UC Observer logo
UCObserver on SoundCloud UCObserver on YouTube UCObserver on Facebook UCObserver on Twitter UCObserver's RSS Feeds

Atheist minister review on hold

By Mike Milne

A Toronto Conference review of a minister who calls herself an atheist remained on hold last fall, while The United Church of Canada’s judicial committee decided whether to consider her two appeals.

Rev. Gretta Vosper, minister at West Hill United in Toronto and an author with well-publicized post-theistic beliefs, faced a church trial on her suitability for ministry last spring, after Toronto Conference received a letter expressing concerns about her ministry from another Toronto congregation. Conference asked General Council general secretary Nora Sanders how to handle the matter and was told it could review Vosper’s effectiveness for ministry by asking her to revisit her ordination vows.

The first question asked of candidates during ordination, commissioning or admission to United Church ministry is, “Do you believe in God: Father, Son and Holy Spirit, and do you commit yourself anew to God?”

Reviews of serving ministers are usually based on effectiveness, but Sanders ruled that Vosper’s effectiveness was contingent on her suitability for ministry — and that suitability could be gauged by her current response to ordination vows. There is no record of a minister ever being asked to restate those vows.

As well as appealing Sanders’s ruling, Vosper is appealing Toronto Conference’s actions, with help from high-profile Toronto lawyer Julian Falconer. The 13-member executive of the 39-member judicial committee, with representatives from each Conference, will decide whether or not to hear Vosper’s appeals, after reading her submissions and responses from the general secretary and Toronto Conference.

If it decides an appeal has merit, the judicial committee’s executive will then name a committee, from among judicial committee members, to meet in person to consider it.

In the meantime, Vosper says she has heard from both detractors and supporters. Those voicing support in open letters to United Church leaders include Munroe Scott, biographer of former moderator Robert McClure. Scott writes, “The idea that the UCC bureaucracy should be planning on a legalistic review of Gretta’s beliefs and ministry is, quite frankly, extremely disturbing.”

In another letter, U.S. progressive Christian theologian Bishop John Shelby Spong writes that “rethinking God in non-theistic terms is one of the great concerns of contemporary Christian theology.” He asks Moderator Rt. Rev. Jordan Cantwell to “call your church back from this precipice.”

Vosper, for her part, says that “the appeal of the ruling is not just about me. . . . I am appealing as a member of the clergy who are now faced with an entirely different understanding of the requirements for belief.” She says her employment as a minister is in jeopardy, “but a whole lot more is at stake.”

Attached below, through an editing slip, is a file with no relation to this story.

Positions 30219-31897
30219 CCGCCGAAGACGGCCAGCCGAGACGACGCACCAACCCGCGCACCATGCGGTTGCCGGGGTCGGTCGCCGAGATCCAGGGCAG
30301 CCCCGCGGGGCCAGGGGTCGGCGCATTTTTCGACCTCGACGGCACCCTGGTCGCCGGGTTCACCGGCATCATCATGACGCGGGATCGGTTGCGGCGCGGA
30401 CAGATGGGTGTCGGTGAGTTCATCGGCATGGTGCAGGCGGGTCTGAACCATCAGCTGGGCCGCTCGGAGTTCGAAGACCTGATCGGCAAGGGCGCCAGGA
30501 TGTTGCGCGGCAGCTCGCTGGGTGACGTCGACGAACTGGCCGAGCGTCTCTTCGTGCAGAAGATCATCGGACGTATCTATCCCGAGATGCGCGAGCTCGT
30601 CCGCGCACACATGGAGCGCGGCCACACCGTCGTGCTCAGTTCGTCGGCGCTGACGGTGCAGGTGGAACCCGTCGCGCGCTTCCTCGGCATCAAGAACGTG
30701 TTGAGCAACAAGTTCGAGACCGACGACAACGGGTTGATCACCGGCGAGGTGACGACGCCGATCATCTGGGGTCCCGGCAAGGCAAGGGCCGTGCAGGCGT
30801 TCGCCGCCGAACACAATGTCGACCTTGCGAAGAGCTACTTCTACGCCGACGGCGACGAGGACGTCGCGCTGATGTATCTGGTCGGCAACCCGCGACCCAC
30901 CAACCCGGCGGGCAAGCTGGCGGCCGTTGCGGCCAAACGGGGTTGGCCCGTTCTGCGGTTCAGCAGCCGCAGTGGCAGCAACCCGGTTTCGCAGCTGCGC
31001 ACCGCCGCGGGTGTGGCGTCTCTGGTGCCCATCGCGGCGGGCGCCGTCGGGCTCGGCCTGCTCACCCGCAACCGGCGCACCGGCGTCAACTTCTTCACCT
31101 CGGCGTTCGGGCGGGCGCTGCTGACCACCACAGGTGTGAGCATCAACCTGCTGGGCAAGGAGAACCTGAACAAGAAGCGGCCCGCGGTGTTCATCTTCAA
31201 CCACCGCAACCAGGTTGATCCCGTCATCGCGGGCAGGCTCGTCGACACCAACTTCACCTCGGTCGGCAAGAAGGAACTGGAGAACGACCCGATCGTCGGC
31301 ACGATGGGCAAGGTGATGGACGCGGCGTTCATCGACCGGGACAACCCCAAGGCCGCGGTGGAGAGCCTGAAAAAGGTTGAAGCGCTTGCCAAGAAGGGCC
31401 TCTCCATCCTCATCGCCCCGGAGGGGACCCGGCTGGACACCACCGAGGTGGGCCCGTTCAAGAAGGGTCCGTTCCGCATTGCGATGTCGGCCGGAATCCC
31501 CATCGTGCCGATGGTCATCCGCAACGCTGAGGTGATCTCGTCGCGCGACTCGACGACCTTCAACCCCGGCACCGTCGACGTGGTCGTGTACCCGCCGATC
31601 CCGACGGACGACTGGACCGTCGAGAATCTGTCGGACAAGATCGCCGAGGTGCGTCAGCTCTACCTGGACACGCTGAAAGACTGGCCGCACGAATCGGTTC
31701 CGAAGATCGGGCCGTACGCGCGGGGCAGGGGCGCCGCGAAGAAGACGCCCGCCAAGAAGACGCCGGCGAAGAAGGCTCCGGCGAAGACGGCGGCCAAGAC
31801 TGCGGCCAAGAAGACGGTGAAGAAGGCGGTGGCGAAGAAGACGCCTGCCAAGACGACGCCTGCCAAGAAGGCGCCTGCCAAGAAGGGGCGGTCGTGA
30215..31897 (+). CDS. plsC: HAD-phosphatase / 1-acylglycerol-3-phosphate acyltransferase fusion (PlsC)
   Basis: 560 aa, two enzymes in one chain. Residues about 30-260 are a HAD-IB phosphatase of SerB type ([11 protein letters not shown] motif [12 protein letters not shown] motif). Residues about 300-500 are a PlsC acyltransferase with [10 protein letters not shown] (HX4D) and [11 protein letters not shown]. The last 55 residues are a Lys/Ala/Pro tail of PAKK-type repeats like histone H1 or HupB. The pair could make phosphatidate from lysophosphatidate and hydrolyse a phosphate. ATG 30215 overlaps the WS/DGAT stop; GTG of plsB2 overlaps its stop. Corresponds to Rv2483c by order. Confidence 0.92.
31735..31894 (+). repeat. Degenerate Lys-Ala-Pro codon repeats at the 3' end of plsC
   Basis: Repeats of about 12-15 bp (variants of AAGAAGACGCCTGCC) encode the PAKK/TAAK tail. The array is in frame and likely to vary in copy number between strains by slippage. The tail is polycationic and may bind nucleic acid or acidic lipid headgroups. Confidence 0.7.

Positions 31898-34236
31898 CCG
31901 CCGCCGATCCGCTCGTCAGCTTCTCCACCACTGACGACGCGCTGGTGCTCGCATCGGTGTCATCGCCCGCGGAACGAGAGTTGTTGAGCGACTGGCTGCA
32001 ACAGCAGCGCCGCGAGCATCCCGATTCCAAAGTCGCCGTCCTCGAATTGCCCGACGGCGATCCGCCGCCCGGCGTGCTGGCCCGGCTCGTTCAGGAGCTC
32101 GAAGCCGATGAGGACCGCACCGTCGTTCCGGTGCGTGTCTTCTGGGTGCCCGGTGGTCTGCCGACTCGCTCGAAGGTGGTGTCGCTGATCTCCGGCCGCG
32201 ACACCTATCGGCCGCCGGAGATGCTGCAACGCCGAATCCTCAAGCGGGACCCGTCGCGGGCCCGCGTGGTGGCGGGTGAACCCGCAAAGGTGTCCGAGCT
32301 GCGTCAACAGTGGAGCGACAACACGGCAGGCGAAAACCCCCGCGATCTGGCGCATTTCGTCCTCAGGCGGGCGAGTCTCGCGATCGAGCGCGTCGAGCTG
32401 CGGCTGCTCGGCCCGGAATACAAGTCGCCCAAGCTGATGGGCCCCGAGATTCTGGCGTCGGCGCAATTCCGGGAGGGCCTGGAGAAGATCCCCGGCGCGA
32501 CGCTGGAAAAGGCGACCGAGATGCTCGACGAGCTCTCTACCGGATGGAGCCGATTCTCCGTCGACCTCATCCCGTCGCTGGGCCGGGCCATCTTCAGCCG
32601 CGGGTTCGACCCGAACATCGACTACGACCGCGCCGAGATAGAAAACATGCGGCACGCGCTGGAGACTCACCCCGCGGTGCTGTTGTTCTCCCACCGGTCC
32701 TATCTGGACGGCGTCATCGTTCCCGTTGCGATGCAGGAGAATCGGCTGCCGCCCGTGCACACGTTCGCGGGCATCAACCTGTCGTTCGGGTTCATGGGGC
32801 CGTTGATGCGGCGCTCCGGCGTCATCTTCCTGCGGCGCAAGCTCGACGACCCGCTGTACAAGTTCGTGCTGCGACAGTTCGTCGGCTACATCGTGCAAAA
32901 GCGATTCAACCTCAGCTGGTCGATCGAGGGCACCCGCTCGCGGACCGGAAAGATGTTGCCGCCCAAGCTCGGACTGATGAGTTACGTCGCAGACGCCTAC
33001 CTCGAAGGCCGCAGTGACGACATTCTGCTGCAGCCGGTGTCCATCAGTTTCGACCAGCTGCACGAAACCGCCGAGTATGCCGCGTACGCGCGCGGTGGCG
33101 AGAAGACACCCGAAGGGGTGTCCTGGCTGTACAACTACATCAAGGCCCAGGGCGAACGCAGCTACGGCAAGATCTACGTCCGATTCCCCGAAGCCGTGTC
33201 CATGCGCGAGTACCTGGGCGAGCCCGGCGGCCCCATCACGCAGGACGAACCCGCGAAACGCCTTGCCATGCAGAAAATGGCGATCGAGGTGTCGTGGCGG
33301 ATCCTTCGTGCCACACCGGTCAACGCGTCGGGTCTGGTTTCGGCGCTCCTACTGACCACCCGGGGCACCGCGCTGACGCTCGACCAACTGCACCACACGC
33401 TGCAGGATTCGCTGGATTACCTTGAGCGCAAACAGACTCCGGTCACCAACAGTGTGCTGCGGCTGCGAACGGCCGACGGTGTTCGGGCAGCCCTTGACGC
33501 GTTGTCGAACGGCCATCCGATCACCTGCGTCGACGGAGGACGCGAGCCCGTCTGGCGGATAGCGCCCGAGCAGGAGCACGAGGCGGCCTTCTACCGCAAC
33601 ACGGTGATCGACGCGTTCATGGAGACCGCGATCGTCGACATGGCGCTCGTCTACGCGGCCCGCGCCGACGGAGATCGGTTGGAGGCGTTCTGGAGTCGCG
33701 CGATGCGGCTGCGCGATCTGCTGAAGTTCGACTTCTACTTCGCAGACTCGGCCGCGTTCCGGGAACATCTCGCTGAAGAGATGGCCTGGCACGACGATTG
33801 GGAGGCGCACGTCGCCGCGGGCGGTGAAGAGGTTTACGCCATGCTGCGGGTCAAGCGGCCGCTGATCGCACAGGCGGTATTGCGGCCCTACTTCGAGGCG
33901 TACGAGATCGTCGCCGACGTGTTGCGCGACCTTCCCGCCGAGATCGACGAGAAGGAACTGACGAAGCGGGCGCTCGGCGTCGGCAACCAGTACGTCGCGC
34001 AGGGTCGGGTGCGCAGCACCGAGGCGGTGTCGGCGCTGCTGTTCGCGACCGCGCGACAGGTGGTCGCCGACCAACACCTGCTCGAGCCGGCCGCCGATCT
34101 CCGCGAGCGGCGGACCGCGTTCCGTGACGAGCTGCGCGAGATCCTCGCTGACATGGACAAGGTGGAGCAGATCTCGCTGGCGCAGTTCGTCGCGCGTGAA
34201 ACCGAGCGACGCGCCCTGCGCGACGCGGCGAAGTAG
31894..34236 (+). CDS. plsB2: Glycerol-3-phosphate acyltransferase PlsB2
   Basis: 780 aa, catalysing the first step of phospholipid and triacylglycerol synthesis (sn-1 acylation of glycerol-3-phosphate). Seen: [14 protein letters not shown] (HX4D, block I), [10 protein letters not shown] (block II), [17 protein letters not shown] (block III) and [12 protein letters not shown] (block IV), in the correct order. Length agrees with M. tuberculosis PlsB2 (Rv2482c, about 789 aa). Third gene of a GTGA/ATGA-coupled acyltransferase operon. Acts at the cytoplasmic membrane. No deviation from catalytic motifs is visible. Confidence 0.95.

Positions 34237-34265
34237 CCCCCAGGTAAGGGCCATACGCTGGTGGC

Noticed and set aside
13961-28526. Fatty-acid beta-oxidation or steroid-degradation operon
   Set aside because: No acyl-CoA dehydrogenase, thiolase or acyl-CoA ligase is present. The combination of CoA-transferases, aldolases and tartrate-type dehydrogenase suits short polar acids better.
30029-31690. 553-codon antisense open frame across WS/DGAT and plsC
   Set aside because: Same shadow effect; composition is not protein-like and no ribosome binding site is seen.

Readers’ advisory: The discussion below is moderated by The UC Observer and facilitated by Intense Debate (ID), an online commentary system. The Observer reserves the right to edit or reject any comment it deems to be inappropriate. Approved comments may be further edited for length, clarity and accuracy, and published in the print edition of the magazine. Please note: readers do not need to sign up with ID to post their comments on ucobserver.org. We require only your user name and e-mail address. Your comments will be posted from Monday to Friday between 9:30 a.m. and 5:30 p.m. Join the discussion today!
Promotional Image


David Wilson%


by David Wilson

If statues could talk

Promotional Image


ObserverDocs: Stolen Mother

by Observer Staff

The daughter and adoptive mother of one of the Missing and Murdered Indigenous Women share their story

Promotional Image


July 2017

From far and wide

by Various Writers

Meet 11 immigrants who are putting down new roots


June 2017

A suitcase for Cuba

by Christopher Levan

You’ll find more than giveaway toiletries and hand-me-downs in the writer's luggage. Each carefully chosen gift offers a glimpse into the lives of Cubans today.


June 2017


by Kristy Woudstra

Up to half a million people are living in Canada without official status. The ‘sanctuary city’ movement is growing, but the fear of deportation persists.


June 2017

Resisting genocide

by Sally Armstrong

In August 2014, ISIS attacked Iraq’s Yazidis, slaughtering thousands and forcing women and girls into sexual slavery. Today, the survivors are fighting for their ancient way of life.


April 2017

Dear Grandkids

by Various Writers

Six acclaimed Canadian authors write letters from the heart


March 2017

Called to resist

by Paul Wilson

Liberal Christians in the United States test their faith against a demagogue

Promotional Image